The big picture – what to do with bigger images
In one of our recent blog posts, we took a look at image optimisation and some great online tools to reduce the file size of your images. In that post, we suggested that the ideal file size for images should be 100kb or below. This is because big images with large file sizes can slow down your website, which is a key factor for site optimisation – as well as keeping users from leaving your site to go somewhere else.
However, getting your image to this file size isn’t always achievable. In fact, there are some cases where you might not want to lower your image to 100kb at all. If you’ve got a big hero image that needs adding, then it is more than likely that reducing that larger image to 100kb will lower the overall quality of the picture.
When should images be 100kb or less?
So, you might now be wondering when you should actually aim to get your image to 100kb or less. Imagine you are working on a service page for your website, taking our previous blog post about image compression as an example. If you are putting an image in a content area like this, it doesn’t need to be very big. This includes the actual dimensions of the image, as well as the file size itself.
Say you have taken a great photo of one of your recent projects, and you want to include a preview of that on your service page. The photo itself probably looks fantastic, but you don’t need to squeeze in print quality images from a HD camera into a small section like this. Take a look at the file size and the image dimensions before you upload it to your page. You can check this easily by right clicking and going to the properties and details section of the image. If it is really big, try and reduce this to fit the area it’s going to be put. If you don’t have Photoshop, you can use a free tool like Pixlr.com or GIMP.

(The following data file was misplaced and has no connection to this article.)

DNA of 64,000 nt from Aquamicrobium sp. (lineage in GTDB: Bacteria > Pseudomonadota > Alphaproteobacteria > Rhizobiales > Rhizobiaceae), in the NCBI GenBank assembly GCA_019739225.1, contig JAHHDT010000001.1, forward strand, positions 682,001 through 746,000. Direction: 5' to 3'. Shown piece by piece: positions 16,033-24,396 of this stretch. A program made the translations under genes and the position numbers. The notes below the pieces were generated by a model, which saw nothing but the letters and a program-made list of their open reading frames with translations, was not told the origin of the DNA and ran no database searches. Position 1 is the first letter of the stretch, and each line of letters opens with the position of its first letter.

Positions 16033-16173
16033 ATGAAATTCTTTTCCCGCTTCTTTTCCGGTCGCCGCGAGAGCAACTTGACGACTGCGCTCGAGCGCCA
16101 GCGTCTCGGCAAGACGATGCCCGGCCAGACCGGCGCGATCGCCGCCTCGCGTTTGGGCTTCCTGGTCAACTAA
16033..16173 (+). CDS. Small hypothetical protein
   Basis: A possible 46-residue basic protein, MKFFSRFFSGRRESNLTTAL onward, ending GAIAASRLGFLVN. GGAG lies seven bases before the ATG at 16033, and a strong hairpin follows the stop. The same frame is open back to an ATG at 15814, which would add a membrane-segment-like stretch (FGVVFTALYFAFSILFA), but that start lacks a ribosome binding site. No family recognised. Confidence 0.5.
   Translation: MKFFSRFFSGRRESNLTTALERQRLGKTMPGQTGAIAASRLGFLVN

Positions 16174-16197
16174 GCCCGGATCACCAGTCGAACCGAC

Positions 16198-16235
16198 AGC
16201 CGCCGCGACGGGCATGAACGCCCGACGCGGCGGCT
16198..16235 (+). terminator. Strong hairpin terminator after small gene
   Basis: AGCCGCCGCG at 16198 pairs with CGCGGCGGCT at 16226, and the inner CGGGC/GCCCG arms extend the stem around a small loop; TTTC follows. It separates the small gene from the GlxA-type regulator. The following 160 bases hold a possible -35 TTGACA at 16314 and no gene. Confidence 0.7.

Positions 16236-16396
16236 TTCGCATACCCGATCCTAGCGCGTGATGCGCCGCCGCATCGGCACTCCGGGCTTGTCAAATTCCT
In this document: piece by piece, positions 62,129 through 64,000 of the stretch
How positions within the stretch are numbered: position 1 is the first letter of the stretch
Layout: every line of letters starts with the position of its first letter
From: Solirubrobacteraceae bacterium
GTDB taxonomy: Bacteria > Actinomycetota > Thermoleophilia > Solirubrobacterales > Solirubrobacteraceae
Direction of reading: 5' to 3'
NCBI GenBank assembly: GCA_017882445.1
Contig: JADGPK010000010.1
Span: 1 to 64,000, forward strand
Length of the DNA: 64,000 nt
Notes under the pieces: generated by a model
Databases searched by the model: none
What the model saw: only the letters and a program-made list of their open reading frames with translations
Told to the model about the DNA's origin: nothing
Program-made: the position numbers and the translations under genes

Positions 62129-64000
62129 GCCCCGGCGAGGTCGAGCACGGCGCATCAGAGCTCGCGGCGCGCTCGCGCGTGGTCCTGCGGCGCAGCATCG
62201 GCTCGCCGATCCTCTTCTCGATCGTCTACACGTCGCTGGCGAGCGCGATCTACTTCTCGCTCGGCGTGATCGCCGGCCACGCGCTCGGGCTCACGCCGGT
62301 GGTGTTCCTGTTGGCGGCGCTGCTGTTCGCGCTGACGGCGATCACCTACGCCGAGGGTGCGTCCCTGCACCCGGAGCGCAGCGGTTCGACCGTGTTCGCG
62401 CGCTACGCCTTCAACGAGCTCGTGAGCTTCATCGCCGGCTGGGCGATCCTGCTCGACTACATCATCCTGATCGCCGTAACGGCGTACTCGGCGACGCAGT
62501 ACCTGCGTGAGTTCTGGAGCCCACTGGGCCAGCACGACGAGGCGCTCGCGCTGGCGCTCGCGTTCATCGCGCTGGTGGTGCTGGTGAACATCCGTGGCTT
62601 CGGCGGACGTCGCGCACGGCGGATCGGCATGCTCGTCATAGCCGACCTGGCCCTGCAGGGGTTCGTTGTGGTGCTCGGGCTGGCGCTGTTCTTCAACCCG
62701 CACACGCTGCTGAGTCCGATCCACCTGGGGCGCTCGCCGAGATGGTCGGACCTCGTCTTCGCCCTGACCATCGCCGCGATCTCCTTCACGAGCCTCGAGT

When should images be over 100kb?
Again, you should always aim to keep your file sizes low. In some cases however, this is not an option – and as mentioned, reducing the file size can have an impact on the quality of the image. If you are adding a big hero image, or maybe a gallery of photos to show off a recent project, then the image dimensions and file size are naturally going to be bigger. Still, you don’t need to upload images that are several MB in size. This is going to have a notable impact on your site speed if you do.
Try some of the tools from our previous post to see if you can get your file sizes down. There are a lot of great, free tools out there on the internet that can reduce your file sizes. Some of them also include a handy tool that let’s you preview the image as you adjust the size. This way, you can see whether the image quality is getting too low for your liking. You should also think about the dimensions of the picture you want to use. Does it fit the section you’re trying to put it? Does it need to be several 1000 pixels wide by several 1000 pixels high? Reducing the dimensions can also help to reduce the file size.
In summary, you just have to think about what’s best for the image that you’re uploading. Try and get the file size down as much as you can, but keep an eye on the quality of the image. See if you can reduce the image to an appropriate size. WordPress and other Content Management Systems might automatically scale down your images on the page itself, but it will still be loading the full-size image. A small image within your text doesn’t need to be several MB in size, neither does a larger image.